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A Half Century of Conflict - Volume I by Parkman

Must be prevented from settling on Abenaki lands


The

French authorities were in a difficult position. They thought it necessary to stop the progress of English settlement along the Kennebec; and yet, as there was peace between the two Crowns, they could not use open force. There was nothing for it but to set on the Abenakis to fight for them. "I am well pleased," wrote Vaudreuil to Rale, "that you and Pere de la Chasse have prompted the Indians to treat the English as they have done. My orders are to let them want for nothing, and I send them plenty of ammunition." Rale says that the King allowed him a pension of six thousand livres a year, and that he spent it all "in good works." As his statements are not remarkable for precision, this may mean that he was charged with distributing the six thousand livres which the King gave every year in equal shares to the three Abenaki missions of Medoctec, Norridgewock, and Panawamske, or Penobscot, and which generally took the form of presents of arms, gunpowder, bullets, and other munitions of war, or of food and clothing to support the squaws and children while the warriors were making raids on the English.[251]

Vaudreuil had long felt the delicacy of his position, and even before the crisis seemed near he tried to provide against it, and wrote to the minister that he had never called the Abenakis subjects of France, but only allies, in order to avoid responsibility for anything they might do.[252] "The English," he says elsewhere, "must be prevented from

settling on Abenaki lands; and to this end we must let the Indians act for us (_laisser agir les sauvages_)."[253]

Yet while urging the need of precaution, he was too zealous to be always prudent; and once, at least, he went so far as to suggest that French soldiers should be sent to help the Abenakis,--which, he thought, would frighten the English into retreating from their settlements; whereas if such help were refused, the Indians would go over to the enemy.[254] The court was too anxious to avoid a rupture to permit the use of open force, and would only promise plenty of ammunition to Indians who would fight the English, directing at the same time that neither favors nor attentions should be given to those who would not.[255]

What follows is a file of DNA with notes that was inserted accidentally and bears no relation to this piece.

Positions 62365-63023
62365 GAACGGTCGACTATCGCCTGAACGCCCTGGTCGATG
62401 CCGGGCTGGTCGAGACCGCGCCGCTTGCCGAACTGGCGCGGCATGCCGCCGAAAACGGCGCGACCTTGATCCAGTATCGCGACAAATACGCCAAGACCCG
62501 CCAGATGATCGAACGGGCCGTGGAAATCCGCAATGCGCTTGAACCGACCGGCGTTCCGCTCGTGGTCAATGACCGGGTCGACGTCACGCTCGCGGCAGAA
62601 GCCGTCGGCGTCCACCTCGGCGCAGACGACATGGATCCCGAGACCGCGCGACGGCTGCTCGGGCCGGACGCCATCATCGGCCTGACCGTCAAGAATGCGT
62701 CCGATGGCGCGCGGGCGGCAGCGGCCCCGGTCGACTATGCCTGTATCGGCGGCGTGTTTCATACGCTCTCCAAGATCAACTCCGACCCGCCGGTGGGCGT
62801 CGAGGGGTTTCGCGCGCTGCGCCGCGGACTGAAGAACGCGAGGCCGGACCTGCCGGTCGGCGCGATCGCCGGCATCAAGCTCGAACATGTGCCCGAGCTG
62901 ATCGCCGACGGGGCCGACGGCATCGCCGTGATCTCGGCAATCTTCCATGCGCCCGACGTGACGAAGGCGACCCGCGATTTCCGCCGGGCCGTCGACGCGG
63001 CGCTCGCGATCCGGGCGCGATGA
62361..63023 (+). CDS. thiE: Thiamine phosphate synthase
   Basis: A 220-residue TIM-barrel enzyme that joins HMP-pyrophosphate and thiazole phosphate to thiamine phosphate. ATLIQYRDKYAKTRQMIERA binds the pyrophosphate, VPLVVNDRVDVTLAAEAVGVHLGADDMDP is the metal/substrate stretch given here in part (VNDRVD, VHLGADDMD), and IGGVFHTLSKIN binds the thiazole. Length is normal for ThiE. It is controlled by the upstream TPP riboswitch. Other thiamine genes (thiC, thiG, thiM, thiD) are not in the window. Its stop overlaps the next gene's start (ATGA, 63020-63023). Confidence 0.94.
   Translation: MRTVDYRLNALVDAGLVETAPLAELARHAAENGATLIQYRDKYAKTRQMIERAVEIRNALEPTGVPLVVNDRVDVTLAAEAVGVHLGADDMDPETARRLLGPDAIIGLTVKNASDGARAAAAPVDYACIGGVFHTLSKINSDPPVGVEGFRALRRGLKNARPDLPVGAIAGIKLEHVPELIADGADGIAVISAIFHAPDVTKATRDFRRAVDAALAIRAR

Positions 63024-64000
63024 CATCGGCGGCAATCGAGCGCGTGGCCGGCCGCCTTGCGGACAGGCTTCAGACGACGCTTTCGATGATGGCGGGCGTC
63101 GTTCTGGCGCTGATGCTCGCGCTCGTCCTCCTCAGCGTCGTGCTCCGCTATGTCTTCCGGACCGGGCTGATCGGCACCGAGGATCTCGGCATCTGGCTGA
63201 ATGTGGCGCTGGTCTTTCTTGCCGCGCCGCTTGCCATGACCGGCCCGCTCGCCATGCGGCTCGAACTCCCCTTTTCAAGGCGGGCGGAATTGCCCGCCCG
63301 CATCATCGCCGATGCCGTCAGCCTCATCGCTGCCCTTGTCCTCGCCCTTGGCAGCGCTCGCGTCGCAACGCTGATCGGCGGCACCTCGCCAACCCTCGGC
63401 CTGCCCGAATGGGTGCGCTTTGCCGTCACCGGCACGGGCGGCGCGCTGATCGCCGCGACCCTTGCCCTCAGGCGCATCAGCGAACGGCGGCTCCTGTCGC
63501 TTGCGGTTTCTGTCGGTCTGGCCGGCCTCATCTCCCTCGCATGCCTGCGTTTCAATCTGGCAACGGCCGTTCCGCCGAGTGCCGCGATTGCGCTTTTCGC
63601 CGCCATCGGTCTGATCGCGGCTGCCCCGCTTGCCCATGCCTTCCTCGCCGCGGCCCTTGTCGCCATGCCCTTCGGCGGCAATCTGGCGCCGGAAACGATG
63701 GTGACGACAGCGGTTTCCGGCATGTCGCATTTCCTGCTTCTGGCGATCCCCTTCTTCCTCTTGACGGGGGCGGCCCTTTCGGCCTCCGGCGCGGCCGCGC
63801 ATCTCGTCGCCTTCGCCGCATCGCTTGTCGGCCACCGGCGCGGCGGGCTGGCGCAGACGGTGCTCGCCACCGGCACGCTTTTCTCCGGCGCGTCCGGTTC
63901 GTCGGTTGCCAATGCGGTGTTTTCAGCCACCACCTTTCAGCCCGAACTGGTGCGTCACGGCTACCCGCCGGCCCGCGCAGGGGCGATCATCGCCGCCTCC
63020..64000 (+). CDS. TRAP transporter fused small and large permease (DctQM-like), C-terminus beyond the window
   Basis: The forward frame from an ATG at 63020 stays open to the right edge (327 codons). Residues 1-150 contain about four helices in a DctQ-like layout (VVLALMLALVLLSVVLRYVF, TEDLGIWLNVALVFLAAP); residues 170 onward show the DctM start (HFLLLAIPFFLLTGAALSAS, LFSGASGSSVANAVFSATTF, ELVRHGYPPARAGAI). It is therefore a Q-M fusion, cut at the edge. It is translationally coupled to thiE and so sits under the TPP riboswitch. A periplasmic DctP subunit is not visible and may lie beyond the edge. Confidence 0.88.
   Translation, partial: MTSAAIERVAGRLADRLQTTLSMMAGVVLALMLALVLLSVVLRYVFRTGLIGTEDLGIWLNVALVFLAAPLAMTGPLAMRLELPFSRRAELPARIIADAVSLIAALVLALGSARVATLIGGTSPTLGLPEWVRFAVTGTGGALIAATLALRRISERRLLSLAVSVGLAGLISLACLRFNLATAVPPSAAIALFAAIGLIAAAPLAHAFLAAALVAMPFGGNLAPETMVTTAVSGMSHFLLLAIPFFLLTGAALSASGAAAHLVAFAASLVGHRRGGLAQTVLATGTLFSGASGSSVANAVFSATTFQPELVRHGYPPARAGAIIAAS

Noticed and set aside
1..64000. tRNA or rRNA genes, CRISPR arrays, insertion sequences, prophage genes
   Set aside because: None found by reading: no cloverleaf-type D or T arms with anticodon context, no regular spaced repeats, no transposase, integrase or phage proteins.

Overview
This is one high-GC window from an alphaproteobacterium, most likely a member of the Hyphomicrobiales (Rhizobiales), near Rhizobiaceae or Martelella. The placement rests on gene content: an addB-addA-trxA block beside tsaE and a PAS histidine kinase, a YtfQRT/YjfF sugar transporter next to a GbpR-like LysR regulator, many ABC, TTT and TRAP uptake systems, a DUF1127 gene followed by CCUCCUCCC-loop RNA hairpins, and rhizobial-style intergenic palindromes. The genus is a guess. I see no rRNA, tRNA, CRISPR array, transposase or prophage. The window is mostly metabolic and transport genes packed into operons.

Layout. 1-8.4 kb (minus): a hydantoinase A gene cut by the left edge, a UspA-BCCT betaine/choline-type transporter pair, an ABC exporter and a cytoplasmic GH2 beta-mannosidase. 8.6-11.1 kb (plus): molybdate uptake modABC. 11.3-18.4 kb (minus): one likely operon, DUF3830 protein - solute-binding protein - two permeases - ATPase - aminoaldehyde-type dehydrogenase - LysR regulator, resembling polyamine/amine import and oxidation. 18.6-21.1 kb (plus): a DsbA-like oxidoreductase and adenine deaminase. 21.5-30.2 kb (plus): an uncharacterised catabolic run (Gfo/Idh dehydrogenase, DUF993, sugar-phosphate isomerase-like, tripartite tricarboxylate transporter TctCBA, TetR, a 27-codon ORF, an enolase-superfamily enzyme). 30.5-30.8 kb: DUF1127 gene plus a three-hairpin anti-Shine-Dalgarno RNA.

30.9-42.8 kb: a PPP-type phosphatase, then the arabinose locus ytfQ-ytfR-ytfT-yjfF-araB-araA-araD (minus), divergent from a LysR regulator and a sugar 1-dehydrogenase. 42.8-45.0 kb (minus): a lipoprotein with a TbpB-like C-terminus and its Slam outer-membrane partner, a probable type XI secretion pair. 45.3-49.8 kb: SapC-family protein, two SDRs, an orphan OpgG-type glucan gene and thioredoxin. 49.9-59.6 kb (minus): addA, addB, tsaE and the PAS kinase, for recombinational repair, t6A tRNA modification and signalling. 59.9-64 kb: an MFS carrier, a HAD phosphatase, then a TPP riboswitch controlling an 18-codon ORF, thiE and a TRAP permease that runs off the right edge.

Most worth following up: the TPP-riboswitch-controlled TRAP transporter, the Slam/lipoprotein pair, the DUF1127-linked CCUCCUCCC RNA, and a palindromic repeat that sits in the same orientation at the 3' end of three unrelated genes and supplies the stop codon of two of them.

The half-breed officer, Saint-Castin, son of Baron Vincent de Saint-Castin by his wife, a Penobscot squaw, bore the double character of a French lieutenant and an Abenaki chief, and had joined with the Indians in their hostile demonstration at Arrowsick Island. Therefore, as chief of a tribe styled subjects of King George, the English seized him, charged him with rebellion, and brought him to Boston, where he was examined by a legislative committee. He showed both tact and temper, parried the charges against him, and was at last set at liberty. His arrest, however, exasperated his tribesmen, who soon began to burn houses, kill settlers, and commit various acts of violence, for all of which Rale was believed to be mainly answerable. There was great indignation against him. He himself says that a reward of a thousand pounds sterling was offered for his head, but that the English should not get it for all their sterling money. It does not appear that such a reward was offered, though it is true that the Massachusetts House of Representatives once voted five hundred pounds in their currency--then equal to about a hundred and eighty pounds sterling--for the same purpose; but as the governor and Council refused their concurrence, the Act was of no effect.

All the branches of the government, however, presently joined in sending three hundred men to Norridgewock, with a demand that the Indians should give up Rale "and the other heads and fomenters of their rebellion." In case of refusal they were to seize the Jesuit and the principal chiefs and bring them prisoners to Boston. Colonel Westbrook was put in command of the party. Rale, being warned of their approach by some of his Indians, swallowed the consecrated wafers, hid the sacred vessels, and made for the woods, where, as he thinks, he was saved from discovery by a special intervention of Providence. His papers fell into the hands of Westbrook, including letters that proved beyond all doubt that he had acted as agent of the Canadian authorities in exciting his flock against the English.[256]


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